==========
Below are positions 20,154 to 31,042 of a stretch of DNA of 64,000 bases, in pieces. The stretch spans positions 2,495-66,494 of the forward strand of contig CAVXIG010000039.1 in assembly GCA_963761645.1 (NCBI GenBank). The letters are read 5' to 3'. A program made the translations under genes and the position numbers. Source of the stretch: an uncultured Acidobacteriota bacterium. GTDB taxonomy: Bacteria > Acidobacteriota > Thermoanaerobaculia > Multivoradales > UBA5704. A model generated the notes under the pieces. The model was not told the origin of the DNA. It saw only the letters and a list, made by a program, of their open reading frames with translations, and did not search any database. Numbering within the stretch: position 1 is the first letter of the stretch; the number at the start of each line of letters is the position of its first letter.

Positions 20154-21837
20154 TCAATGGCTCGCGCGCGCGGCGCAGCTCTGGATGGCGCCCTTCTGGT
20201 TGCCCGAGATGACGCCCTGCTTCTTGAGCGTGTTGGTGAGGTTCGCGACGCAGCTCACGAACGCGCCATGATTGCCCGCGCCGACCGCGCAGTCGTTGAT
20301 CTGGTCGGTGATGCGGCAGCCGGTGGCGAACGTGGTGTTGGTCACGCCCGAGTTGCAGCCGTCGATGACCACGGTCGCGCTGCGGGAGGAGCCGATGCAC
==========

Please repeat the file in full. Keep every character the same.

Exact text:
Below are positions 20,154 to 31,042 of a stretch of DNA of 64,000 bases, in pieces. The stretch spans positions 2,495-66,494 of the forward strand of contig CAVXIG010000039.1 in assembly GCA_963761645.1 (NCBI GenBank). The letters are read 5' to 3'. A program made the translations under genes and the position numbers. Source of the stretch: an uncultured Acidobacteriota bacterium. GTDB taxonomy: Bacteria > Acidobacteriota > Thermoanaerobaculia > Multivoradales > UBA5704. A model generated the notes under the pieces. The model was not told the origin of the DNA. It saw only the letters and a list, made by a program, of their open reading frames with translations, and did not search any database. Numbering within the stretch: position 1 is the first letter of the stretch; the number at the start of each line of letters is the position of its first letter.

Positions 20154-21837
20154 TCAATGGCTCGCGCGCGCGGCGCAGCTCTGGATGGCGCCCTTCTGGT
20201 TGCCCGAGATGACGCCCTGCTTCTTGAGCGTGTTGGTGAGGTTCGCGACGCAGCTCACGAACGCGCCATGATTGCCCGCGCCGACCGCGCAGTCGTTGAT
20301 CTGGTCGGTGATGCGGCAGCCGGTGGCGAACGTGGTGTTGGTCACGCCCGAGTTGCAGCCGTCGATGACCACGGTCGCGCTGCGGGAGGAGCCGATGCAC